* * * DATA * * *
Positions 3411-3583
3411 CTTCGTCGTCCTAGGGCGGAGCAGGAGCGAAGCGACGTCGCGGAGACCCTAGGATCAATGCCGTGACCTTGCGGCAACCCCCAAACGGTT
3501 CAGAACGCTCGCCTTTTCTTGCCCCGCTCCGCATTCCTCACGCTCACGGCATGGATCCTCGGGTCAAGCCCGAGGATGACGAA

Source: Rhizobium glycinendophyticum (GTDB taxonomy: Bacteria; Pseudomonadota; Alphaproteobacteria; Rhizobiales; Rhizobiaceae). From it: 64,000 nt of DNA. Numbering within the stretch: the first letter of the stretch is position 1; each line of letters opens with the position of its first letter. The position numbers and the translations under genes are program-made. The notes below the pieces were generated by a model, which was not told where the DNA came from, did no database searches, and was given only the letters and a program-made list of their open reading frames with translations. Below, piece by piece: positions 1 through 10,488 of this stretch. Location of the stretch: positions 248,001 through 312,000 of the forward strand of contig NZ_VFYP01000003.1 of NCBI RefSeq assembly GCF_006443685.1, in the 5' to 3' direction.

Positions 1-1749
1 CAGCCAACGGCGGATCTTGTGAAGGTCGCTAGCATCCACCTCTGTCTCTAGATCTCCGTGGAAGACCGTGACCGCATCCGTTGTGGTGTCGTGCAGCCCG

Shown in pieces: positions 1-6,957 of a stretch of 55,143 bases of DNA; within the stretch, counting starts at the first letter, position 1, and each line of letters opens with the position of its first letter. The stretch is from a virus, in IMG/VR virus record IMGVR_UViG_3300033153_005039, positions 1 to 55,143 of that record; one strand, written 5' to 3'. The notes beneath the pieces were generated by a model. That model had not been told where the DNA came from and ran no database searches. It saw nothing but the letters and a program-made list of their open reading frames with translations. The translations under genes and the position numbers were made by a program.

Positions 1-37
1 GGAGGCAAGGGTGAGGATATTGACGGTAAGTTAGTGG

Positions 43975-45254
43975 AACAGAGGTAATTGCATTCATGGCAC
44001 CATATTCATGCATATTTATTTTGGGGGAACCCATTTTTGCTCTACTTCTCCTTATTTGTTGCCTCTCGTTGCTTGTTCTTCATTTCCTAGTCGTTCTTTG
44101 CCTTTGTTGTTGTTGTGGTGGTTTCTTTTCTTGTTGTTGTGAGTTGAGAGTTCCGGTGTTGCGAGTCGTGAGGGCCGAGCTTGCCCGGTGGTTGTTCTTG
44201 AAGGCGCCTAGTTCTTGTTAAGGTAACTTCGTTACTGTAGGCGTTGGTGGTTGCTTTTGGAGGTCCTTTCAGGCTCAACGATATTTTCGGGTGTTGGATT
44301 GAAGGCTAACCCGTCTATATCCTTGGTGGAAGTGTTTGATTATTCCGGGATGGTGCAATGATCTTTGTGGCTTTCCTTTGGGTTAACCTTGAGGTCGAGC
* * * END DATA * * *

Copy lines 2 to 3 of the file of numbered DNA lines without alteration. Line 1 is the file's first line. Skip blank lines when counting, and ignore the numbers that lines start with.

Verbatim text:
3411 CTTCGTCGTCCTAGGGCGGAGCAGGAGCGAAGCGACGTCGCGGAGACCCTAGGATCAATGCCGTGACCTTGCGGCAACCCCCAAACGGTT
3501 CAGAACGCTCGCCTTTTCTTGCCCCGCTCCGCATTCCTCACGCTCACGGCATGGATCCTCGGGTCAAGCCCGAGGATGACGAA